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Electric Entertainment
Vice President Lyndon B. Johnson (Woody Harrelson, center) takes the oath of office from Judge Sarah T. Hughes (Mary Rachel Dudley) as his wife, Lady Bird (Jennifer Jason Leigh, left), and Jacqueline Kennedy (Kim Allen) look on in “LBJ.”

“LBJ” — 3 starsWoody Harrelson, Jennifer Jason Leigh, Bill Pullman, Zack Carter, Jeffrey Donovan, Michael Stahl-David, Richard Jenkins; R (language); in general release

Rob Reiner’s “LBJ” is a unique portrait of Lyndon B. Johnson, the man who led the United States through the heart of the 1960s, bridging the administrations of John F. Kennedy and Richard Nixon.

We first meet Johnson (Woody Harrelson) in the late 1950s, while serving as the Senate majority leader and still hoping to reach the White House. He’s brash, foul-mouthed and vulgar, the kind of guy who does his business with the bathroom door open so he can keep the conversation rolling with his lackeys in the next room.

“LBJ” takes us through the journey that led Johnson from White House hopeful to John F. Kennedy’s vice president, all while alternating with scenes from the day in Dallas that would finally usher him into the Oval Office. Along the way, Reiner paints a curious portrait of a president who tends to be overshadowed by the legacies of the executives who came before and after him.

Part of that may come from his sensitive ego, articulated early in the film by his wife Lady Bird (Jennifer Jason Leigh), who explains why Johnson has hesitated to throw his own name in the presidential race: “He’s afraid people won’t love him.” For all of his larger-than-life Texas personality, Harrelson portrays Johnson as a man whose tough exterior belies a pensive insecurity under the surface.

This insecurity frequently emerges through his interactions with other politicians. At one point, he’s talking down to Senator Ralph Yarborough (Bill Pullman), berating his idealistic platitudes. Later, he’s marginalized by President Kennedy (Jeffrey Donovan) and his brother Bobby (Michael Stahl-David), who treat him as if he’s there solely to keep the other Southern Democrats in line. Johnson’s relationship with Bobby is especially compelling, given the other Kennedy’s own White House aspirations, and of course things just get that more complicated after JFK is killed in Dallas.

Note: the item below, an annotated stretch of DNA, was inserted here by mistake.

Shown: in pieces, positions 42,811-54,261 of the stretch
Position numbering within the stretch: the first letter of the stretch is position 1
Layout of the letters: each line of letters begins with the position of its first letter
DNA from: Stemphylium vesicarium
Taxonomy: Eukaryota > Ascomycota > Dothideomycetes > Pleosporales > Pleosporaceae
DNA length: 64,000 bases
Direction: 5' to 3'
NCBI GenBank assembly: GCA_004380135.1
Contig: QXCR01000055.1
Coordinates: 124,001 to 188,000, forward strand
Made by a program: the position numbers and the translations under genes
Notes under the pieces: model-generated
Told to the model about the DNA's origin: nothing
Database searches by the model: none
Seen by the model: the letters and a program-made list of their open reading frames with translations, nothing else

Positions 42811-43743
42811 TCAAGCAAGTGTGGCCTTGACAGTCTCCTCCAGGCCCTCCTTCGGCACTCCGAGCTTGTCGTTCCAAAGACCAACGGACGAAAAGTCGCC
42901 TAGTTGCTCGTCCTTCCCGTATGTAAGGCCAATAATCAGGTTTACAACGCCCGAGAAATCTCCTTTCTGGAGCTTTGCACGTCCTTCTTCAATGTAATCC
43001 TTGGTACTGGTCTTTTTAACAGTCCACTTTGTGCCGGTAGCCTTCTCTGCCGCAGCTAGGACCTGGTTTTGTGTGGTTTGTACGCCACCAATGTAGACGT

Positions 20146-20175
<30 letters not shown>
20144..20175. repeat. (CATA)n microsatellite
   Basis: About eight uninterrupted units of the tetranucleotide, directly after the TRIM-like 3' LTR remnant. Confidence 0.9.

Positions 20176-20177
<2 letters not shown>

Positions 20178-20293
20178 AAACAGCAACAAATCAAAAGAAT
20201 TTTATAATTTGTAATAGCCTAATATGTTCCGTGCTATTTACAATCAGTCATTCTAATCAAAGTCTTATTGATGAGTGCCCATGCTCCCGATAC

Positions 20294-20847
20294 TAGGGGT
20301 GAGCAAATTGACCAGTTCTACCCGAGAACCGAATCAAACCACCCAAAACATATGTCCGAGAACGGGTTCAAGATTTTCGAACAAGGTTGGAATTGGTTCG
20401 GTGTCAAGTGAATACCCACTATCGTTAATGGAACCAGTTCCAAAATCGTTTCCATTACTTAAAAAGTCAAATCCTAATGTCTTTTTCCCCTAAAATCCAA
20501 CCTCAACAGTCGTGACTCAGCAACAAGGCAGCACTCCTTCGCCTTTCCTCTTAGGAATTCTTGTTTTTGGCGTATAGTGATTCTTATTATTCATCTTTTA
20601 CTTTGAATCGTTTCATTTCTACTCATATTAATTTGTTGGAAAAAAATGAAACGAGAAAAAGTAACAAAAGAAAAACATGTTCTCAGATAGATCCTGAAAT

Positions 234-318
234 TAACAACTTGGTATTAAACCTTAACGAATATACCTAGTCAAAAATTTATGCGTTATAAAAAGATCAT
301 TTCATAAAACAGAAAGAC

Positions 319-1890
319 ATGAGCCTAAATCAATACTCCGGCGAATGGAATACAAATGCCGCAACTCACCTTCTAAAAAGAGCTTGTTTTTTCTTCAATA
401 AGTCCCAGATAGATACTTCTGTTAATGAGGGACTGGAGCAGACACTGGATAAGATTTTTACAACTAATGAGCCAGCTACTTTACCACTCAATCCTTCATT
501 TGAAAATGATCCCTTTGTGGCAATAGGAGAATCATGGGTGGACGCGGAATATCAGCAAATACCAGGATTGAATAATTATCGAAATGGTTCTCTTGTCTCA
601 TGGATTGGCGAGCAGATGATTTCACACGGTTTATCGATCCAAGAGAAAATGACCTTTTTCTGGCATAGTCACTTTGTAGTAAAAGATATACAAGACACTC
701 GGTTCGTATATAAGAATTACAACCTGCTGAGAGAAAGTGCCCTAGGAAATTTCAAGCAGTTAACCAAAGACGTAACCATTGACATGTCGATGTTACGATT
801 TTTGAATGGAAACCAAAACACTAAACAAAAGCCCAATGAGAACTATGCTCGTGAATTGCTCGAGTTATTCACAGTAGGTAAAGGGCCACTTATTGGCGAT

But the narrative heart of Reiner’s biopic is the journey Johnson takes to pass the 1964 Civil Rights Act, which is mostly treated as a task of political prudence rather than moral expediency. Early on, Johnson fights with Senator Russell (Richard Jenkins), who leads the Democratic resistance to civil rights legislation, and in one memorable moment, Johnson declares (with blunt language that won’t be repeated here) that the Civil Rights Act will keep black Americans voting Democrat for the next 200 years. But later, Johnson seems to come around to a more noble perspective.

Working behind some heavy makeup, Harrelson is a convincing figure of the former president, portraying a man who is both bungling and comical, out of step with the younger politicians around him, yet well-prepared to take charge when necessary, such as in the aftermath of JFK’s assassination.

A film like this, especially in our current national climate, is bound to elicit mixed political reactions as far as personal interpretation and the re-creation of history goes, even though, curiously, the Republican Party doesn’t have much of a role to play in the film (the film leaves Vietnam for its closing titles, for example). But as a thoughtful examination of the strengths and merits of a lesser-known public figure, and a lesson in the committed portrayal of such a figure, “LBJ” should merit consideration from both sides of the aisle.

“LBJ” is rated R for language; running time: 98 minutes.